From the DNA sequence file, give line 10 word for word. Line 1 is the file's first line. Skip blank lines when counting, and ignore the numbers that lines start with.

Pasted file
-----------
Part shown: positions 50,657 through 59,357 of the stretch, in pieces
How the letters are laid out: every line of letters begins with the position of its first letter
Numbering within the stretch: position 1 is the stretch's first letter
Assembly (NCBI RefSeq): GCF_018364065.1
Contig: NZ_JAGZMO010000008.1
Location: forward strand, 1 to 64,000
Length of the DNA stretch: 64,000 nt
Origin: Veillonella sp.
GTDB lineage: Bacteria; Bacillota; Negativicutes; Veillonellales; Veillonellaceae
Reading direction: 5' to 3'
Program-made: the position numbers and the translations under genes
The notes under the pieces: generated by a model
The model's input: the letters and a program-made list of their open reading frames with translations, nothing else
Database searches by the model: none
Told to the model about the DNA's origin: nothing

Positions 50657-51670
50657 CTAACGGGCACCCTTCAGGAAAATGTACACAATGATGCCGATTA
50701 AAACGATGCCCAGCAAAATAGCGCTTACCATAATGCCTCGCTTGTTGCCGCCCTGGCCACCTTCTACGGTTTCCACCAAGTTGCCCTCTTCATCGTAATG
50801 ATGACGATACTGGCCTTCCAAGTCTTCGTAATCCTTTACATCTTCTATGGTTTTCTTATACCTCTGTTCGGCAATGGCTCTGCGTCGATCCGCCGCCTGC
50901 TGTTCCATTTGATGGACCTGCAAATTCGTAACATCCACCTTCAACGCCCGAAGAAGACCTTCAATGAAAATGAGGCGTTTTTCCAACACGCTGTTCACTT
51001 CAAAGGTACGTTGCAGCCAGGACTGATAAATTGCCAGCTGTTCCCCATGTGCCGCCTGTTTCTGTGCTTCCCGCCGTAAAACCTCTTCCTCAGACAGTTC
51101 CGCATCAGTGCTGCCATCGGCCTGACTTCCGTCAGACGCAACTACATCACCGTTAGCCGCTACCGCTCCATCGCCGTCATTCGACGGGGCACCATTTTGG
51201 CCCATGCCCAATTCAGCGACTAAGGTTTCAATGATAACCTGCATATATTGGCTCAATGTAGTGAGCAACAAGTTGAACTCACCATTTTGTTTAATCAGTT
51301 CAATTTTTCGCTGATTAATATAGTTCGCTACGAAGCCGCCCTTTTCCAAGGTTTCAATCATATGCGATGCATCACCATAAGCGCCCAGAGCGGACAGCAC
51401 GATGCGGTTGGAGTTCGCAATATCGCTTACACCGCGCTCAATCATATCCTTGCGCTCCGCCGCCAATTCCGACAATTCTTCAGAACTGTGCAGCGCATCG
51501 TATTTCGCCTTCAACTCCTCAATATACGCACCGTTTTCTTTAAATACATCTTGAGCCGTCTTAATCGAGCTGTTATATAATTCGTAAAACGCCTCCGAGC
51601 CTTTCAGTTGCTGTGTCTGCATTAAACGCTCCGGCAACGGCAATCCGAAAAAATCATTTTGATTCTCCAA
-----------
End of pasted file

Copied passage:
Reading direction: 5' to 3'